The late 1980s will see the first unmistakable evidence that people are dangerously heating up the globe's atmosphere by massive coal burning, scientists predicted here yesterday.

The effect in this decade will be a change in average world temperature of several tenths of a degree, they said, but it will have measurable effects in some places and it will be a sure warning of cataclysmic changes to come.

Among these could be (some scientists say "will be") far greater warming in the future, which could cause a rise in the ocean level that would flood coastal cities, and changes in rainfall patterns that could turn the northern United States into a barren land unfit for most agriculture.

Coal burning--and to a far less extent oil and gas burning--puts carbon dioxide into the upper atmosphere. The carbon dioxide, with some other gases people are adding, add up to a greenhouse effect. They are like a lid on a cookpan that keeps in the heat.

"It now appears inevitable that the atmospheric carbon dioxide level will double some time in the next century," Dr. Roger Revelle of the University of California at San Diego said at the annual meeting of the American Association for the Advancement of Science here. Revelle is one of the world's leading geophysicists.

"We can expect a large climactic impact, very large changes," said James Hansen of the Goddard Institute for Space Studies in New York, a National Aeronautics and Space Administration studies center.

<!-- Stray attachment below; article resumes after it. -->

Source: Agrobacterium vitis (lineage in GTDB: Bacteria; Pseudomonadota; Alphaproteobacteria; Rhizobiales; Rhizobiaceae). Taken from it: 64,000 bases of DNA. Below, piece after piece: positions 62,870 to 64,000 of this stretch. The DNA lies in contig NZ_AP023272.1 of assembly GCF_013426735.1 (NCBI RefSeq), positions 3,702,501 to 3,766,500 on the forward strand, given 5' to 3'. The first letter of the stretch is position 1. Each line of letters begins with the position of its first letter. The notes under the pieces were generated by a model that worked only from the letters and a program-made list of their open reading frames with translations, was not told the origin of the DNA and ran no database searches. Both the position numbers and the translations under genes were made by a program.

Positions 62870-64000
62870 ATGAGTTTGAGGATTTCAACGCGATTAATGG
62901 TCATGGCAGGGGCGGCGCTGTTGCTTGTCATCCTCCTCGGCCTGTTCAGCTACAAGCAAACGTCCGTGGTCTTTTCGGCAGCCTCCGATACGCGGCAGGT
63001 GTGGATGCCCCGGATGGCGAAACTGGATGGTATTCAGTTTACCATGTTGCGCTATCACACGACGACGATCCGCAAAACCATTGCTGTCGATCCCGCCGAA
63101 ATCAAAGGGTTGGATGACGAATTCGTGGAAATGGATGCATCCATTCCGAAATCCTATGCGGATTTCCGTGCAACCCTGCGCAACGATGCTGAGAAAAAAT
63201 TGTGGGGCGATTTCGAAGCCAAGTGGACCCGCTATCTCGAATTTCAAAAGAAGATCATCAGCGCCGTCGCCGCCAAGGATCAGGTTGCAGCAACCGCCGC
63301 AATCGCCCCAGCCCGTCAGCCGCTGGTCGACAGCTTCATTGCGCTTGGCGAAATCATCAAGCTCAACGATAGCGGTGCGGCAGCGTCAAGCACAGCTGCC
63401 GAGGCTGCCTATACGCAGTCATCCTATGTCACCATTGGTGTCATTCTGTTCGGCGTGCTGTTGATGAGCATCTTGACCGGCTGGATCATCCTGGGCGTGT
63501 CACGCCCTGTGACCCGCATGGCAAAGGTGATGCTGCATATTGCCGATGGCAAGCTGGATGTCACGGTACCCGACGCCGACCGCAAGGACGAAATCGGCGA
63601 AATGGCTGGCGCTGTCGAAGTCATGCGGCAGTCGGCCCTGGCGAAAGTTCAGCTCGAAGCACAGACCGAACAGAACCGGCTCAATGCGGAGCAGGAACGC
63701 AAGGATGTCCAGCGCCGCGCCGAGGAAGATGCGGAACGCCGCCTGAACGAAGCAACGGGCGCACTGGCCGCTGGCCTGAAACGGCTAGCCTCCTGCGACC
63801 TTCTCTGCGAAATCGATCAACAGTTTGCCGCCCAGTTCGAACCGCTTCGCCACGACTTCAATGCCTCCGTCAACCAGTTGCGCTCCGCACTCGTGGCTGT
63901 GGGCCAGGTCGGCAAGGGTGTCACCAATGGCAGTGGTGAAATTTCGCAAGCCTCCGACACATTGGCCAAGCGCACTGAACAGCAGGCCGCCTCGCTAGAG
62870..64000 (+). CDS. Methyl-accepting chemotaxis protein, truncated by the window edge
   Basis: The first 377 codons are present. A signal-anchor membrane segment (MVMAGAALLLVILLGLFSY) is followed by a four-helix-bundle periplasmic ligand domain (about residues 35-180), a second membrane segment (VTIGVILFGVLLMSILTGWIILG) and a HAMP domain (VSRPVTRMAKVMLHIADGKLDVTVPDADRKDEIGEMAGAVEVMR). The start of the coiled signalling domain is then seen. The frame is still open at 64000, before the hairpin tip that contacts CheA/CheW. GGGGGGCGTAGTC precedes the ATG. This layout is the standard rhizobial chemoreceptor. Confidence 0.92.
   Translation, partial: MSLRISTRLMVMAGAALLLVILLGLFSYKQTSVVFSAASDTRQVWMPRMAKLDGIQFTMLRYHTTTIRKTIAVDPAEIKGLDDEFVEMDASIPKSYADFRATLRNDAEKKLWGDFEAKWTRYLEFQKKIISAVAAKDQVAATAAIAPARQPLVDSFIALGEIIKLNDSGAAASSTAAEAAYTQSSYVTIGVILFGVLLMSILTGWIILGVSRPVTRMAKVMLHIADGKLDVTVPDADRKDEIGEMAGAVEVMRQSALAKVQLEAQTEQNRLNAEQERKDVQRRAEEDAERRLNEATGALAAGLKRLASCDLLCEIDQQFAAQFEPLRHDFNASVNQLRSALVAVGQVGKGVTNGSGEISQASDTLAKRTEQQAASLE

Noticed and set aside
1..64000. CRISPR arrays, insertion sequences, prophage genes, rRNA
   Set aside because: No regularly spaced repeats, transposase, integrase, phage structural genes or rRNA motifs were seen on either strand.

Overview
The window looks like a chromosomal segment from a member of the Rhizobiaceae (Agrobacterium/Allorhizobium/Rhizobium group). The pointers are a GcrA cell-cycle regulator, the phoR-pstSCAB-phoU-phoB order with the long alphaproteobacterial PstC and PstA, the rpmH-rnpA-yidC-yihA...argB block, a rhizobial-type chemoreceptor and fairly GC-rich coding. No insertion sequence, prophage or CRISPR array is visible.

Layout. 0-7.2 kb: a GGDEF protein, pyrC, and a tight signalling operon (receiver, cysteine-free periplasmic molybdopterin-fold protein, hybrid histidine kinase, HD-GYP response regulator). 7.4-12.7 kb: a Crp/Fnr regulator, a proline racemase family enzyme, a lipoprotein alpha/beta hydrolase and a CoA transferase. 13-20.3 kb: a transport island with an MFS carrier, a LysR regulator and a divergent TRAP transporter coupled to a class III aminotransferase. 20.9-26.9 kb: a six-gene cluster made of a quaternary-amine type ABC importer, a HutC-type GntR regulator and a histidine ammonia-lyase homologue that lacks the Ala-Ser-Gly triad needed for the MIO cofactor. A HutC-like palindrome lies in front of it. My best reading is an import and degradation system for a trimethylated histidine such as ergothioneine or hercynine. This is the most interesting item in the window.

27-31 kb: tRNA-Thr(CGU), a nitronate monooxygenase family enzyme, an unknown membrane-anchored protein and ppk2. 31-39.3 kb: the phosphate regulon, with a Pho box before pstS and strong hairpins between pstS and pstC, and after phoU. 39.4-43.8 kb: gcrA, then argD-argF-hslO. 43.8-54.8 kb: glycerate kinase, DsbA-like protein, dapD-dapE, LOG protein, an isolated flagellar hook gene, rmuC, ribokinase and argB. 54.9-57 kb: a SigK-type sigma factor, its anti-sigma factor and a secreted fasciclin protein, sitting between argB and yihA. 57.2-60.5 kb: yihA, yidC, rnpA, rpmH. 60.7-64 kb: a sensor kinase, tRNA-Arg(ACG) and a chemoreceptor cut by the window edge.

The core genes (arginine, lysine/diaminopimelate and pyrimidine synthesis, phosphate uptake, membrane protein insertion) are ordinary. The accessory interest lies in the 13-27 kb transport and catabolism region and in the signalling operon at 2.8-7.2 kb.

The signs are so ominous that "we must expect this . . . and take action to avoid it," said Prof. Herman Flohn, another geophysical leader, of the University of Bonn, Germany.

It is important to act soon, he said, since developing an alternative energy strategy for the world "would take 50 years or so," and once carbon dioxide settles in the upper atmosphere it may stay there for hundreds of years.

There are many uncertainties in this scenario, and some scientists do not agree that the dire effects are inevitable.

Yesterday's statements are a clear sign, however, that scientists are beginning to reach a consensus on this issue, and it may be only a short time before they begin to urge governments to reduce coal burning. Only a few years ago statements on the subject were more tentative, but continuing measurements are making the picture clearer.

Hansen is chief author of a Goddard Institute analysis predicting that the man-made temperature changes will begin, clearly, to rise above natural fluctuations in the 1980s. These will be more noticeable in some areas, he said, since a small worldwide change can mean sharp local ones.

The changes thereafter would be greater. They could include the increased drying of the Colorado River, for example, with "an end to agriculture in California."

The most drastic changes, speakers agreed, can be expected in the 21st century. If part of the Antarctic ice melts there would be the direst effect, a rise of 20 feet in ocean levels that would flood major coastal cities.

The most encouraging factor, he said, is that the matter might be solved if the three countries that produce most of the coal, the United States, the Soviet Union and China, "decide they do not want their agriculture ruined."